Exclusive breastfeeding; child healthUnder-nutritionWorld Health Organization recommendationBangladesh

Background

There is an increasing evidence that exclusive breastfeeding (EBF) up to six-month of age has profound biological effects and important consequences on health and nutritional outcomes of children [1, 2]. The immunological properties of breast milk contribute to ensuring adequate nutritional status, proper growth and develop morbidity prevention capacity in child body [3, 4]. In addition, EBF substantially reduces the risk of morbidity and mortality from infectious diseases by eliminating the chance of contamination from formula milk or other fluids and foods [3].

Although it is now well accepted that EBF is enormously important to infants’ health and nutritional status, the most appropriate age for introducing other food is still debated. Before 2001, the World Health Organization (WHO) recommended introducing solid food at 4–6 months. In 2001 the recommendation was changed to 6 months [5]. This change was, in fact, driven by new evidence about benefits of longer-term EBF against infectious diseases and adequacy of breast milk to meet infants’ nutritional requirements of beyond 4 months of age [6]. However, sometimes the evidence has been questioned [7], and some experts have promoted a less stringent recommendation that is more akin to the pre-2001 WHO policy [8, 9]. Part of this controversy is caused by findings of some individual studies [10]. The debate over the optimal duration of EBF is centered mainly on the choice between the known protective effect of EBF against infectious diseases and the insufficiency of breast milk alone to satisfy babies’ nutritional requirements (known as weanling’s dilemma).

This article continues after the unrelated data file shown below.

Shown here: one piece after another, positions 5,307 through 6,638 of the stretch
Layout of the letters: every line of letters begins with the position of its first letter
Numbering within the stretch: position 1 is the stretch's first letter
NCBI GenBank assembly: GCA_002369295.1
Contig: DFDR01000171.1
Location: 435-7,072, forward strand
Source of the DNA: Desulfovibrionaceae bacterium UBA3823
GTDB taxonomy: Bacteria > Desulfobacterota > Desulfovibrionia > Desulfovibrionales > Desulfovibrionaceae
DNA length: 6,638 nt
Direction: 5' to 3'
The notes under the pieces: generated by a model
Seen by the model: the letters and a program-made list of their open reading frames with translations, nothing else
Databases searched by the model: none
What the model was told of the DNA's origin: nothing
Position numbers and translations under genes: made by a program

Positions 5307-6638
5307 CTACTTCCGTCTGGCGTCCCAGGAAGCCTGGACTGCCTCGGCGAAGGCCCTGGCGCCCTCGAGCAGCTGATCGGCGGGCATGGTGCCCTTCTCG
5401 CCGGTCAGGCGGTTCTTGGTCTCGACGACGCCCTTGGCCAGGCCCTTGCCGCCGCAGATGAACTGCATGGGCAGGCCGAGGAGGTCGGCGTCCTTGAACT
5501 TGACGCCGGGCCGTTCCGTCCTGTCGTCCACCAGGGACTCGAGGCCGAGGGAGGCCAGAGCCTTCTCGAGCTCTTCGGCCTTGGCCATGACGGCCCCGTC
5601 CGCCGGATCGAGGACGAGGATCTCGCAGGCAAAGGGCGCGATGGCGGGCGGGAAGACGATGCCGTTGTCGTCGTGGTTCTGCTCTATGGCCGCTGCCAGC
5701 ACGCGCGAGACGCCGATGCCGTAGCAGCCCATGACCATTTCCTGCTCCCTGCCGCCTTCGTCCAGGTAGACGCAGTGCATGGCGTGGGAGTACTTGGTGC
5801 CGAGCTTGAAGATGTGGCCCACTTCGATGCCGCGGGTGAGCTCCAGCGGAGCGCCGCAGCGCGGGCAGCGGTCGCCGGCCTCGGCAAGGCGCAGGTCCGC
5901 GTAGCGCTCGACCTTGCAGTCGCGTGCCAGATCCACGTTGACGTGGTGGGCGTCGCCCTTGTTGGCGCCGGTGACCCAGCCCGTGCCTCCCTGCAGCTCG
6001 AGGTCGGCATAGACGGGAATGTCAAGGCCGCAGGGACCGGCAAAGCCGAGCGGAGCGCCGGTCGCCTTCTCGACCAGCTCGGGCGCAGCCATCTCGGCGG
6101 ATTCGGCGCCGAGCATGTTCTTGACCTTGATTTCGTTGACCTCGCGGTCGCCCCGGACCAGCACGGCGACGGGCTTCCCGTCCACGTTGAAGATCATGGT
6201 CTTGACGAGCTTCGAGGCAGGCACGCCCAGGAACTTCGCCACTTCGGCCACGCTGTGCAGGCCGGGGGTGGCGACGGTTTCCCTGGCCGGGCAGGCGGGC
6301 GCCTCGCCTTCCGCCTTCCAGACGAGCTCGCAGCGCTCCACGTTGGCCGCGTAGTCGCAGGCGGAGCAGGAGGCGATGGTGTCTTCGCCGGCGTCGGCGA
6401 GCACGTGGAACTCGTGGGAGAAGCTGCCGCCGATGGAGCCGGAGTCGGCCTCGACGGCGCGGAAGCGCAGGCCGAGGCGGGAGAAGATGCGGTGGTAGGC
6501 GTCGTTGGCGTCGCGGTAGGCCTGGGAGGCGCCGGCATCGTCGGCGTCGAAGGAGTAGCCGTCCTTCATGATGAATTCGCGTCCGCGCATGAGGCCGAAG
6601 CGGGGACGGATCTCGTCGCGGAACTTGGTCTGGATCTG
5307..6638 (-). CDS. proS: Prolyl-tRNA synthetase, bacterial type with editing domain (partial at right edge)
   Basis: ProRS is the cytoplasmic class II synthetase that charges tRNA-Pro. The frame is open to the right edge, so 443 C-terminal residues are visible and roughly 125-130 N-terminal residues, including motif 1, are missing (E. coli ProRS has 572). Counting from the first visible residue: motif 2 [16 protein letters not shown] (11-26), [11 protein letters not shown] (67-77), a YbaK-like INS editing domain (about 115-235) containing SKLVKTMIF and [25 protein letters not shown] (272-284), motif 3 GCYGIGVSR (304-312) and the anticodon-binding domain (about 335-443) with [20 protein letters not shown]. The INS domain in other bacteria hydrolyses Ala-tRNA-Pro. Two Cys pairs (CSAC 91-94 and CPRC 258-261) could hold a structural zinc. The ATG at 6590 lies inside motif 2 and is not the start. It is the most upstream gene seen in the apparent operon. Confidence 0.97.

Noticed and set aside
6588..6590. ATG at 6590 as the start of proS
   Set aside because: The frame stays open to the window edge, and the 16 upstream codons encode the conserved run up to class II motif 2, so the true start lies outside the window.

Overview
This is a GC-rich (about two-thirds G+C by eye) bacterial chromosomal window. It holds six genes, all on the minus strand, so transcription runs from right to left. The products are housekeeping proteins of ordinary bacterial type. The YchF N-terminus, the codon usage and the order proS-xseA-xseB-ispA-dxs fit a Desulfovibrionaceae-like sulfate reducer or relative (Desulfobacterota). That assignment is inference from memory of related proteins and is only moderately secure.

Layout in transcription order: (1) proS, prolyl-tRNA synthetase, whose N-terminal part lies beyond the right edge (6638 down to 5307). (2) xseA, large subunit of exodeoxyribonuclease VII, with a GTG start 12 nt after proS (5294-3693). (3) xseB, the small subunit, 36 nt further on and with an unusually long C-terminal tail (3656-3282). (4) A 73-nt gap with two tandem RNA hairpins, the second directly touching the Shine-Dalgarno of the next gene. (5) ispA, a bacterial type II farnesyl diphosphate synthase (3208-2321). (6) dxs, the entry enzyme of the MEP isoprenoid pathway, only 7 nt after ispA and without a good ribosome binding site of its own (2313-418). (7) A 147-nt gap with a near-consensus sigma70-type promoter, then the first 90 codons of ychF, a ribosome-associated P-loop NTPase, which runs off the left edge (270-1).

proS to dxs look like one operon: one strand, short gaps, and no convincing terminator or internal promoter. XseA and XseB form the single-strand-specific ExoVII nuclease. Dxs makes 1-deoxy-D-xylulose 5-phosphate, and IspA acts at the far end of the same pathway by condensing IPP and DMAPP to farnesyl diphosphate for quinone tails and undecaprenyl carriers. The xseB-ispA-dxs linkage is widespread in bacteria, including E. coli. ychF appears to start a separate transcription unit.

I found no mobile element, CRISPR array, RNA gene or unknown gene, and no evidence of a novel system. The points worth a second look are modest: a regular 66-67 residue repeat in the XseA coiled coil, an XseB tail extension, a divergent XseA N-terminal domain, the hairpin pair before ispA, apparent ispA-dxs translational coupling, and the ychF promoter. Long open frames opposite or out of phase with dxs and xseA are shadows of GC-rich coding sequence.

Using nationally representative Bangladesh Demographic and Health Survey (BDHS) data, we examined the effect of termination of EBF during the first 2, 4 and 6 months of birth on a set of adverse health and nutritional outcomes of infants. We also examined the population attributable fraction (PAF) to estimate the percentages of specific health and nutritional outcomes that could have been prevented if EBF was not discontinued during the first 6 months of birth.

Methods

Data sources